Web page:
The work stoppage from forced the UN's top rights body to delay a panel, featuring its rights chief and the president of the General Assembly, for an hour.
After Secretary-General Antonio Guterres addressed the Conference on Disarmament, striking translators left the room and the remaining dignitaries opted to speak exclusively in English rather than postpone the meeting.
It was unclear how many of around 9,500 UN staff members in Geneva actually halted work, but what looked like several hundred people gathered at the start of the stoppage near the UN Human Rights Council to voice their displeasure with wage cuts that took effect last week.
UN Geneva staff received their first pay slips showing a 3.5-percent salary cut, with the knowledge the cut will swell to five percent by June, according to Ian Richards, who heads the UN staff unions association in Geneva.
The work stoppage had initially been announced for , but Richards told AFP it had been advanced by a day after the UN indicated it was looking at "contingency plans" to keep operations moving forward.
He said a large demonstration was also expected to take place .
Rights council spokesman Rolando Gomez said the delay in the body's programme on the opening day of its main annual session may not have been long, but it was felt.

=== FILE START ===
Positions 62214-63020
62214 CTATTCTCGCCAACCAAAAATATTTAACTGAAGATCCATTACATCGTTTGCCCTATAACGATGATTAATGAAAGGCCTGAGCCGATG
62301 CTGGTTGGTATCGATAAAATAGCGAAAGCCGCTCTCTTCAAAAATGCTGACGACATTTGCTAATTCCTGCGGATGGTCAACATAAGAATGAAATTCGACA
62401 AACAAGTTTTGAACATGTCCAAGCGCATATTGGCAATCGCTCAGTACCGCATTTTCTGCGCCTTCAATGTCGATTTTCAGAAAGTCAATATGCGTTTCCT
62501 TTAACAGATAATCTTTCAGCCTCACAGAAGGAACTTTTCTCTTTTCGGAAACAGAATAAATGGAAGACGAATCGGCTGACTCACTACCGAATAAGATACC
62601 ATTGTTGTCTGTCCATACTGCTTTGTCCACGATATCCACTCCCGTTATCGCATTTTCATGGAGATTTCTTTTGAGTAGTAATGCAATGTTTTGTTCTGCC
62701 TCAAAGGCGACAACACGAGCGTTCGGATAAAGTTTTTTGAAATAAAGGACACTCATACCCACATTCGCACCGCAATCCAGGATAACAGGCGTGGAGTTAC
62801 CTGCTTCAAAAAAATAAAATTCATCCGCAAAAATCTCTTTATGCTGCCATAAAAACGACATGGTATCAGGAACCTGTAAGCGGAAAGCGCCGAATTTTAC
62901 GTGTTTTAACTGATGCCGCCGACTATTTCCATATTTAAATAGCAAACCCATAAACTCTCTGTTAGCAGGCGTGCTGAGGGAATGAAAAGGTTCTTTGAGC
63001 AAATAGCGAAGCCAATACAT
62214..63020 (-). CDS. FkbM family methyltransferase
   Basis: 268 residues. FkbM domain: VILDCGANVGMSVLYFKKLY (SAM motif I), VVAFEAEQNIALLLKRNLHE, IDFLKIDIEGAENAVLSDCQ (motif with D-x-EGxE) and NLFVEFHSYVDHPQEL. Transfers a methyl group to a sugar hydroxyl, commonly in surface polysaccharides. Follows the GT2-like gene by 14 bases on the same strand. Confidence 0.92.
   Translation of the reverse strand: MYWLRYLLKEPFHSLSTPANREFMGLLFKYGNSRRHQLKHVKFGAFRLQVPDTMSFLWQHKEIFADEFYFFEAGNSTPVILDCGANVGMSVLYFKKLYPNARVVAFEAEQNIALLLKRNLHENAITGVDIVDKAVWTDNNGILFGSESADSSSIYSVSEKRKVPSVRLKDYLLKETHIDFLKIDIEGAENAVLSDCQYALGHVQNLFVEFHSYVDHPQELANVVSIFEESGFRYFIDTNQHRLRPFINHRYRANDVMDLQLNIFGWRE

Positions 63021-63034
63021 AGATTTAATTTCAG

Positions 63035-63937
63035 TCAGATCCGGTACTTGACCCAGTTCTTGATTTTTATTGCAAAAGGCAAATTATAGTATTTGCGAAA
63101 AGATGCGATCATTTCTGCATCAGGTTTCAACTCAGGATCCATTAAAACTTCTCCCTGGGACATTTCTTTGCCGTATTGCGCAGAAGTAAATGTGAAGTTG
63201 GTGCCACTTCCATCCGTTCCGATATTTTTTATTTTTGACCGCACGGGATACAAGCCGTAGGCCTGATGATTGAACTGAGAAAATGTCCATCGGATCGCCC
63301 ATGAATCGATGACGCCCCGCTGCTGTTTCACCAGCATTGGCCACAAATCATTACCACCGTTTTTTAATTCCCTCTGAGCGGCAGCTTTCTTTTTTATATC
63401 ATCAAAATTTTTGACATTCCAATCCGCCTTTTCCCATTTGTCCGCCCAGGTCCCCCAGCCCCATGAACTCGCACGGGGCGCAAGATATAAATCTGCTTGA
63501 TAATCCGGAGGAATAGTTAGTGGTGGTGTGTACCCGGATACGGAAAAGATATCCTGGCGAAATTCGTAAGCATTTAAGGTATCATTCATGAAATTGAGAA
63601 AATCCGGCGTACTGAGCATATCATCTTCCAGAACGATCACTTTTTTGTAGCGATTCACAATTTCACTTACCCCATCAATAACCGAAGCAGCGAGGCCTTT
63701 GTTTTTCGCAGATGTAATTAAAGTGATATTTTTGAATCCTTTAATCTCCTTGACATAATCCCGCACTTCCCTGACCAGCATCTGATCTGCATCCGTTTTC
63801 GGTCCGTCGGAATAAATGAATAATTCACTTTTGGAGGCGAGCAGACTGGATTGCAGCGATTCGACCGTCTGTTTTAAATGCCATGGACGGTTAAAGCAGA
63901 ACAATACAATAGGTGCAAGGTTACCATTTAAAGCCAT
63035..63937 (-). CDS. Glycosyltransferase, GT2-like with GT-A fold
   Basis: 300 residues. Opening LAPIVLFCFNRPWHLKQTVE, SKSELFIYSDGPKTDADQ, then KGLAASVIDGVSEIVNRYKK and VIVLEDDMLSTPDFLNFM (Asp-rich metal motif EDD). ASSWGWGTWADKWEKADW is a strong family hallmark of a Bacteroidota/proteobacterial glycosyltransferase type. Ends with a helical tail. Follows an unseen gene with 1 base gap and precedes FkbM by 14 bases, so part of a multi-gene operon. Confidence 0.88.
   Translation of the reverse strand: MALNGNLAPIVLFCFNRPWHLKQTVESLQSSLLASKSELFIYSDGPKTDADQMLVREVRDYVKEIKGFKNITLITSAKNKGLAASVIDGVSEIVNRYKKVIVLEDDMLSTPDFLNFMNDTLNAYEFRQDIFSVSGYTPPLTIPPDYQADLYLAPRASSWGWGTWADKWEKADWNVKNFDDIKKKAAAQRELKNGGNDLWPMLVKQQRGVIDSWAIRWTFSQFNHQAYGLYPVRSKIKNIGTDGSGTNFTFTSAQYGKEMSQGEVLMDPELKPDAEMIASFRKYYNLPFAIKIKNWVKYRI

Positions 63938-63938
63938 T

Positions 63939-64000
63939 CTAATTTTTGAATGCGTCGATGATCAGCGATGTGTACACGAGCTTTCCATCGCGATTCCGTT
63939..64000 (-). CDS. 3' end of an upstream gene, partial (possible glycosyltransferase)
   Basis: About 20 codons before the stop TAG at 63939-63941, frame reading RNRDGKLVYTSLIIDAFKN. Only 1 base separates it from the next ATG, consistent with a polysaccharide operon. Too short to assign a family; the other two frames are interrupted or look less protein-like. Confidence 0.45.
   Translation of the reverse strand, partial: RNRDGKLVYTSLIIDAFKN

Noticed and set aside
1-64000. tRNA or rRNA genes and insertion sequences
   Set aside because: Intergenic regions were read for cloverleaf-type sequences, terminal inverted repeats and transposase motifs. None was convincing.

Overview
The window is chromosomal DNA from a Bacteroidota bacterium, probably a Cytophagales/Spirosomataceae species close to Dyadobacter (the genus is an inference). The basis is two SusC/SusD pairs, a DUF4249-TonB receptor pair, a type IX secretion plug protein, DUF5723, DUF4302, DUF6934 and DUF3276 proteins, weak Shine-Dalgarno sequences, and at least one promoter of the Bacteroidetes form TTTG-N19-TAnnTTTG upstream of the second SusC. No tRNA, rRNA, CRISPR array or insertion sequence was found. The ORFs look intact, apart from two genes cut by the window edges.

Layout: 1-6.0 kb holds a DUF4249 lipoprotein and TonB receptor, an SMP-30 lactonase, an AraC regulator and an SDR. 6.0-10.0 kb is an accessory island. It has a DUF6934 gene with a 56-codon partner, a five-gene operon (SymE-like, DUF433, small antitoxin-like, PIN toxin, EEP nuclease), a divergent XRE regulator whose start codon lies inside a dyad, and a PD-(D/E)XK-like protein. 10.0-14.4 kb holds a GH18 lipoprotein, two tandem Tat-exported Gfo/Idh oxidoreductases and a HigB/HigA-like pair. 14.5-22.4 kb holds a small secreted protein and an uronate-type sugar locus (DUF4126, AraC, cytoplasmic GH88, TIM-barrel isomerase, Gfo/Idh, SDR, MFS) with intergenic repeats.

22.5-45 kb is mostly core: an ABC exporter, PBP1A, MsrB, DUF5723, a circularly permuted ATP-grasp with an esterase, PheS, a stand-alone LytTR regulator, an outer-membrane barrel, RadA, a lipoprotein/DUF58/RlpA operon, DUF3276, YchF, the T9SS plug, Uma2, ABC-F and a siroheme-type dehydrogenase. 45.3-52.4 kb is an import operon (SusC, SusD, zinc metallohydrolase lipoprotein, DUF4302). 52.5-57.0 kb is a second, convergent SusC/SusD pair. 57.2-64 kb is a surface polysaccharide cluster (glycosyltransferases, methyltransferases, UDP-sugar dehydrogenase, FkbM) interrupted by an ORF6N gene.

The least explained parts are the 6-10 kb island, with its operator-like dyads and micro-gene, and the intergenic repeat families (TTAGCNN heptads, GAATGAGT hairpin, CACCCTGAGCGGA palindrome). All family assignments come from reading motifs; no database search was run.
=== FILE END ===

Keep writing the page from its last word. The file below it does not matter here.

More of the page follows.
"Every minute counts in the council amidst a very, very jammed schedule," he told AFP, adding that Monday's session would go into overtime, entailing additional cost to keep translators and others past their usual cut-off time.
Monday's demonstrators held up placards voicing "No confidence in ICSC", or the International Civil Service Commission (ICSC) – a body appointed by the UN General Assembly to govern UN employees which has ordered deep cuts to pay and benefits for many staff around the globe.
"What is happening is just ridiculous," one of the striking workers told AFP, requesting anonymity.
"Statisticians from all the organisations have shown that their calculation methods (for the wage cuts) don't add up, but they won't listen," he told AFP.
A letter sent by the unions to UN chiefs last week charged there had been a "substantial deterioration in the employment conditions of UN staff around the world, caused by ICSC's findings, recommendations and decisions."
UN employees are considered among the highest paid civil servants in the world, but the ICSC-mandated cuts will be painful in pricy Geneva, the unions say.
Staff stationed in a number of other countries will take an even heavier blow.
According to the unions, the most recent ICSC decisions include 10-percent cuts in Bangkok and 25 percent in Tokyo.